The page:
Maroger Mediums and Megilp were most certainly used by the Old Masters and have therefore withstood the test of time…

The oil painting mediums proposed by the restorer and painter Jacques Maroger remain a source of interest and at times reverence by some painters, especially those working in the Classical Realist tradition. There is little evidence, however, that any of the mediums proposed by Maroger were ever used by painters commonly called “The Old Masters.” Maroger was obsessed with the idea that a major reason for a perceived decline in painting quality and preservation came not from the breakdown of the workshop traditions of sound painting practice nor from shifting aesthetics, but from the lack of use of some fundamental paint binder or medium. When 21st-century painters mention Maroger mediums they are generally referring to what he termed “Ruben’s Medium” and to a lesser extend “Italian Medium. Maroger had proposed various recipes before his more popular mediums yet even these continued to change after the publication of his 1948 book, The Secret Formulas and Techniques of the Masters . One example, involves an emulsion made by whipping an aqueous solution of gum arabic into inseed oil containing heat dissolved dammar resin. However, it is well known that Dammar, does not appear to have been used to any real extent in Europe before the 19th century and researchers/conservators have never found Flemish oil paintings to be water-sensitive, a characteristic that would have resulted from the extensive incorporation of gum Arabic. Maroger “reconstructed” many mediums but the Rubens and Italian/Venetian still remain by far the most popular among his proponents. Variations of his Rubens Medium all contain mastic resin, linseed oil, and turpentine but differ according to the specific proportions used and whether the mastic and leaded oil components were first dissolved separately and then mixed or were cooked together before straining and then thinning with turpentine. While Maroger mentions treatises and anecdotes to support his theories (often quoting a passage from de Mayerne’s treatise), subsequent research has failed to locate most all of these references. Despite the pronouncements of Maroger’s proponents, formulas relating to his Rubens medium are identical to many recipes for megilp which were commonly used and sold throughout the 18th and 19th centuries. In addition, scientific analysis of the works of Rubens and his contemporaries has found no evidence of these mediums; in fact, their works display a great resilience to the actions of solvents that are typically used to remove discolored varnishes, a charateristic that is not typical for paintings that possess significant additions of varnish in the paint.

Maroger proponents also try to differentiate the Rubens medium from megilp by stating that the latter involves actually boiling the drying oil with lead salts rather than the more moderate heating suggested by Maroger; however, most megilp recipes make no mention of boiling and such claims also ignore the difficulty of precise heating during the Renaissance and Baroque period attributed to Maroger’s mediums.

Maroger’s Italian or Venetian Medium is a mixture of leaded oil and wax. He attributed the impasto of the Venetian Renaissance to the addition of wax. Again no wax has been found in the large number of Venetian paintings that have managed to survive. If significant proportions of wax (at least the quantity suggested by Maroger) were used by these painters, this would have most likely been discovered during restoration campaigns that involved lining; heat from the lining process (almost all paintings from that era have since been lined) would have immediately caused paint layers to melt and become permanently deformed, something that has not been observed. Maroger’s adherents also point to the fact that he was the Technical Director of the Louvre Laboratory and that he tested the works of the Flemish and Italian masters. It needs to be understood that there were no instruments (e.g. chromatography coupled with mass spectrometry) at his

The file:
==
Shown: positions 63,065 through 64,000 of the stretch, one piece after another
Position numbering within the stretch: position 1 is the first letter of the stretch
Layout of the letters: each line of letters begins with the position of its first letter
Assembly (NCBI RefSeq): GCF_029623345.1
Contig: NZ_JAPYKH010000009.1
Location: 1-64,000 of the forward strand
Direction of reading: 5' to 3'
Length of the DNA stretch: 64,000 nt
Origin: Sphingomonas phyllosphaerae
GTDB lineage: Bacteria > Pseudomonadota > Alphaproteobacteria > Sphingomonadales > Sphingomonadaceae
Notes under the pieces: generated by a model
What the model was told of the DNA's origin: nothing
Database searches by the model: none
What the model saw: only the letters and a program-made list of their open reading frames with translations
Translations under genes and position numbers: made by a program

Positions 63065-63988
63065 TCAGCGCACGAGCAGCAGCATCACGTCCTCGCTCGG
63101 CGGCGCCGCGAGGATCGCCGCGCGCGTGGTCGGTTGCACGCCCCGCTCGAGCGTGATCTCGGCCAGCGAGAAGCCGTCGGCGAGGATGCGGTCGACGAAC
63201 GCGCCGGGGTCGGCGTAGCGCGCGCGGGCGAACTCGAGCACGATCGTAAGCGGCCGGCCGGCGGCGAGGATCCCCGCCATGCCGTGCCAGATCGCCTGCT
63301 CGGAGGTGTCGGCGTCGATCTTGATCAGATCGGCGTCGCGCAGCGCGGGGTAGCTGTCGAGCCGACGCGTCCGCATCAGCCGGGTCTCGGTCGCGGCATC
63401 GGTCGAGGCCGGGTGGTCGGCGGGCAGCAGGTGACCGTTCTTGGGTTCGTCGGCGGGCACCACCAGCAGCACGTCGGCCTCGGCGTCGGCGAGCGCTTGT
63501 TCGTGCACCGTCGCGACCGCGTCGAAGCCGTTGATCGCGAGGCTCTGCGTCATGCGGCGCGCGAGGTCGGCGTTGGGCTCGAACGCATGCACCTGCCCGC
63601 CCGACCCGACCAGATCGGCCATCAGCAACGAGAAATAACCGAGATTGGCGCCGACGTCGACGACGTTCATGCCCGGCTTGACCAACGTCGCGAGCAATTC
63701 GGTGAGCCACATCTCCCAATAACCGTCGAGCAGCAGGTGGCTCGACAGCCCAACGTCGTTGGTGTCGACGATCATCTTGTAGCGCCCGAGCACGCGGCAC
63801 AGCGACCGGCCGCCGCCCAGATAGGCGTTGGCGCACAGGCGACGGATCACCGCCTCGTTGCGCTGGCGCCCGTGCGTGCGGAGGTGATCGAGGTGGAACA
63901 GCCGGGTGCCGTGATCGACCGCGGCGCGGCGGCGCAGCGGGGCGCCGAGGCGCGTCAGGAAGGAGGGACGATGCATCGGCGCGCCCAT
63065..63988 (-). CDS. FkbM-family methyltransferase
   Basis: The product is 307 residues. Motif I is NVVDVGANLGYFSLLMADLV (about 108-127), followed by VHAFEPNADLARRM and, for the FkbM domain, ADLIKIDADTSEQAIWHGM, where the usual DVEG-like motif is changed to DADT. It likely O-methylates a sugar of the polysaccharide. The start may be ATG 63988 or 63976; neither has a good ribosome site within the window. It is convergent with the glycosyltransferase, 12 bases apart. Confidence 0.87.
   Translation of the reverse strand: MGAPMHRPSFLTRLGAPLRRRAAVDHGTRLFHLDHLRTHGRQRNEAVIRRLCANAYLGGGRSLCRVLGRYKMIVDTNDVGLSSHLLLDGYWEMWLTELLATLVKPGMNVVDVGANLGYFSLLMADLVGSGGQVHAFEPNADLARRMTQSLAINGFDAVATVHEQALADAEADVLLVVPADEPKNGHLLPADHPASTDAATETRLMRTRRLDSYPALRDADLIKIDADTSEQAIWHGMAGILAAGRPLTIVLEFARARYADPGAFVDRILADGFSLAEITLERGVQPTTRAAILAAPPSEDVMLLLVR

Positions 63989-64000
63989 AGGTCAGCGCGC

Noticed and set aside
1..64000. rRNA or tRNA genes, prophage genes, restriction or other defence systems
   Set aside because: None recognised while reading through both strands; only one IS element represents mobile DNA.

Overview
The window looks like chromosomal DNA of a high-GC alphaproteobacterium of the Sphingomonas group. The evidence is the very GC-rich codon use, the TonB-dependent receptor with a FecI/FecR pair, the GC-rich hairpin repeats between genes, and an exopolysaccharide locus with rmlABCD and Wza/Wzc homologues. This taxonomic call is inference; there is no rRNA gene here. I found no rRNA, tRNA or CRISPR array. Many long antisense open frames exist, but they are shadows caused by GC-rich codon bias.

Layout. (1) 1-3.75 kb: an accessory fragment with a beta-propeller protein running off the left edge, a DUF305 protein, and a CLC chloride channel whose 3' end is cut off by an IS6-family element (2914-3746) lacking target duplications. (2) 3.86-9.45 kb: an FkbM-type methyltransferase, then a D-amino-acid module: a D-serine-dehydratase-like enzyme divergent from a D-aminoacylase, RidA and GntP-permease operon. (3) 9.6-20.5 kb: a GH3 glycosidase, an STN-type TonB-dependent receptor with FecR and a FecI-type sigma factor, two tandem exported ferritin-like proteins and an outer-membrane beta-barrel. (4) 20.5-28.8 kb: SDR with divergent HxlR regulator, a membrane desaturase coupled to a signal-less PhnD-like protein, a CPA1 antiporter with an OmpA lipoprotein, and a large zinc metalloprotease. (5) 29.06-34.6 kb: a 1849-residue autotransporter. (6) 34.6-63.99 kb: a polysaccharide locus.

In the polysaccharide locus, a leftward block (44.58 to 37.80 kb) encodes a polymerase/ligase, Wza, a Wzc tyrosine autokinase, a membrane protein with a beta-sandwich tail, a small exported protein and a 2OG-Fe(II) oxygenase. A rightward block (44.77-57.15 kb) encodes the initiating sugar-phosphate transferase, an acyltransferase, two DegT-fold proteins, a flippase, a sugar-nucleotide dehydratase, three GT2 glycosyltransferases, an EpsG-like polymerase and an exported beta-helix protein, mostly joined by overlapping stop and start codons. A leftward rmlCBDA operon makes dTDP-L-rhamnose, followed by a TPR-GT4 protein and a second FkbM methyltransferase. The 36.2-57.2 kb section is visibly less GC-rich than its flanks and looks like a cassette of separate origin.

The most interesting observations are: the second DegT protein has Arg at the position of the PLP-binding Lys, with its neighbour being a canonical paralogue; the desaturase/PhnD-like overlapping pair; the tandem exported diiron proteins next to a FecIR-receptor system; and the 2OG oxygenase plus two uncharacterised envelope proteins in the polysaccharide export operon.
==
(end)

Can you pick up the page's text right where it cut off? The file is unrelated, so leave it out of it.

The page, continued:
disposal that could confirm the presence of these proposed mediums. While Maroger’s mediums may be pleasant to work with, there is no evidence that they were used by the great masters of the Renaissance and the Baroque. What is well recorded, however, are the disastrous consequences of certain artists who used meglip, including Reynolds, Turner, and many others. Maroger’s influence on artists of the early-mid 20th century and the documented use of his “reconstructed” mediums affords us the chance to evaluate his claims about the effect of his mediums on the preservation of paintings containing them. Artists who continue to paint with the Rubens medium should consider the fact that their paintings will remain sensitive to solvents for years to come. The same is true of paintings created using his Italian Medium, with additions of wax contributing to solvent senstivity as well as heat. Large amounts of resin can also irreversibly darken paint films and even cause embrittlement, leading to severe cracking and loss of paint. Maroger proponents also point to the supposed protective effects of the “black oil” or leaded oil so central to Maroger’s recipes and theories. Dr. Marion Mecklenberg of the Smithsonian Institute’s Museum Conservation Institute, however, has shown that paint films containing even small amounts of leaded oil are substantially weaker than those containing only cold pressed linseed oil.

Those that continue to use Maroger mediums should record the recipe or brand used (as well as the general amount employed) on the back of their paintings so that future conservation efforts can take their presence into account.